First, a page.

New York Film Critics and National Board of Review latest to add their plaudits
Ezra Edelman's colossal documentary endeavor -- a 464-minute long film on O.J. Simpson -- is meeting with major awards recognition.
This week brought a cascade of honors for Edelman, the latest coming from theNew York Film Critics Circle. The group drew a circle around O.J.: Made in America as its choice for best documentary of the year.
Earlier in the week, the National Board of Review likewise picked O.J. as best documentary. NBR, an organization made up of filmmakers, academics, film fans and others, gave honorable mention to an additional five nonfiction films:
>De Palma, directed by Noah Baumbach and Jake Paltrow
>The Eagle Huntress, directed by Otto Bell
>Gleason, directed by Clay Tweel
>Life, Animated, directed by Roger Ross Williams
>Miss Sharon Jones! directed by Barbara Kopple
NBR will present its awards at a gala in New York on January 4.
In addition to the awards from the New York Film Critics Circle and the National Board of Review, O.J.: Made in America earned top documentary honors at the IFP Gotham Awards and at the inaugural Critics' Choice Documentary Awards.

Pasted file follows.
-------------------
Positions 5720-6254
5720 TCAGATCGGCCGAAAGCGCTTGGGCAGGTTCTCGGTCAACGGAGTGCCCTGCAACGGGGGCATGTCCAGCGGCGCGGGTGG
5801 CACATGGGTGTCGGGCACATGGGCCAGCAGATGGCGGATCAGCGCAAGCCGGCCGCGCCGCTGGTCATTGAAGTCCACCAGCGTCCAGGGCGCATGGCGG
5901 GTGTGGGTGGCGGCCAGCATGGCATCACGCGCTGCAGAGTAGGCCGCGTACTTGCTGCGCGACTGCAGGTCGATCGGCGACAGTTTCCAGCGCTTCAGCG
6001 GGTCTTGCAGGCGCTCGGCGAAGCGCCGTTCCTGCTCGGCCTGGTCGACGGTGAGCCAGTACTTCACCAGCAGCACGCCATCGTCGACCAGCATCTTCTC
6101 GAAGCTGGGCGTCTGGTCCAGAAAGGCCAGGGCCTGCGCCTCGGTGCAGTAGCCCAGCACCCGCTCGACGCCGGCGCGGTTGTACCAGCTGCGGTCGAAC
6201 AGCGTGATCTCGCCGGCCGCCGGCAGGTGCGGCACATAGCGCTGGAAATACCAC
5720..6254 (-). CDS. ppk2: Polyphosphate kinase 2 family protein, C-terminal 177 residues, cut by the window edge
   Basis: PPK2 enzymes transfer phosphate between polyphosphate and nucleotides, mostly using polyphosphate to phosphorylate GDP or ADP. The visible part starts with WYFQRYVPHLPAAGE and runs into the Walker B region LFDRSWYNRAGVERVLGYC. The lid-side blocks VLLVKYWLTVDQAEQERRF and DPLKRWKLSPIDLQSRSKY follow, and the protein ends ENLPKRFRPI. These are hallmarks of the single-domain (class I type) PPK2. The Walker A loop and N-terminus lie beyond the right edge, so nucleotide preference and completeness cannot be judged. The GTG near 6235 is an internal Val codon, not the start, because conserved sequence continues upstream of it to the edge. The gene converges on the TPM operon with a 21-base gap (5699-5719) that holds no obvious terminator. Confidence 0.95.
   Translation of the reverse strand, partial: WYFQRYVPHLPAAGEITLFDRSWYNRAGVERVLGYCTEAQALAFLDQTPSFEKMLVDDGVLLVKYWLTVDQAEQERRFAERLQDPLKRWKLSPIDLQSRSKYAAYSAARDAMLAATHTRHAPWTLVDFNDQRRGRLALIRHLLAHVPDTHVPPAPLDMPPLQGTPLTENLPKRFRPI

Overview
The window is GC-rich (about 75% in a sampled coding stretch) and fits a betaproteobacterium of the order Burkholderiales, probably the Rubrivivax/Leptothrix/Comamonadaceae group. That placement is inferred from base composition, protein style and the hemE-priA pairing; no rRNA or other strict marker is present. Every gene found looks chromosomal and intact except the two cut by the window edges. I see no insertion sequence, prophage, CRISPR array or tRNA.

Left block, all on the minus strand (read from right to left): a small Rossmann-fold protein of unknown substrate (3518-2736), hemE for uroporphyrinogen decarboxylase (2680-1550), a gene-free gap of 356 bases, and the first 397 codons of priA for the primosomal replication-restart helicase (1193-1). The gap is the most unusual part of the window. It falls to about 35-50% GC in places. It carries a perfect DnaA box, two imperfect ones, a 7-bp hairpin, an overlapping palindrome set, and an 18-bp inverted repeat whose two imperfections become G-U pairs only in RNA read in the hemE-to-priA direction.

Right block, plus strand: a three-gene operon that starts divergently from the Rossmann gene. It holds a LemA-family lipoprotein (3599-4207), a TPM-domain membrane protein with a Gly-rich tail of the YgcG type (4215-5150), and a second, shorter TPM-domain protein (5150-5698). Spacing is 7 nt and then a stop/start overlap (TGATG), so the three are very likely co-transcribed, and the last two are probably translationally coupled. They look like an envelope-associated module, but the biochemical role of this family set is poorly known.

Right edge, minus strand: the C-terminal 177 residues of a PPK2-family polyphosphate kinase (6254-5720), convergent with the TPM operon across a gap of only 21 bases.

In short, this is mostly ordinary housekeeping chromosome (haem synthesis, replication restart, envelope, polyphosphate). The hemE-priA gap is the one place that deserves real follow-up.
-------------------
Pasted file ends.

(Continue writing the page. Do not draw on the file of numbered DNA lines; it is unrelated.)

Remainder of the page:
And Edelman's film is one of six up for best feature documentary at the International Documentary Awards, which will be presented December 9 in Hollywood.
Edelman has drawn praise for the extraordinary depth of his project, which places Simpson in the context of the country's dysfunctional relationship with race. It traces the star athlete's rise from his youth in a tough neighborhood in San Francisco, to his Heisman Trophy-winning career at USC, his NFL heroics and his Hollywood career, showing how Simpson eschewed a black identity and distanced himself from the kind of civil and human rights advocacy of fellow NFL great Jim Brown and Muhammad Ali, among others. He would inhabit a largely white world of money and influence, a position that would prove increasingly tenuous after his arrest in 1994 on double murder charges.
Simpson's trial would expose how differently blacks and white viewed law enforcement and the legal system, dispelling any notion that he could transcend race. O.J.: Made in America explores that terrain in incisive detail.
Matthew Carey is a documentary filmmaker and journalist. His work has appeared on Deadline.com, CNN, CNN.com, TheWrap.com, NBCNews.com and in Documentary magazine.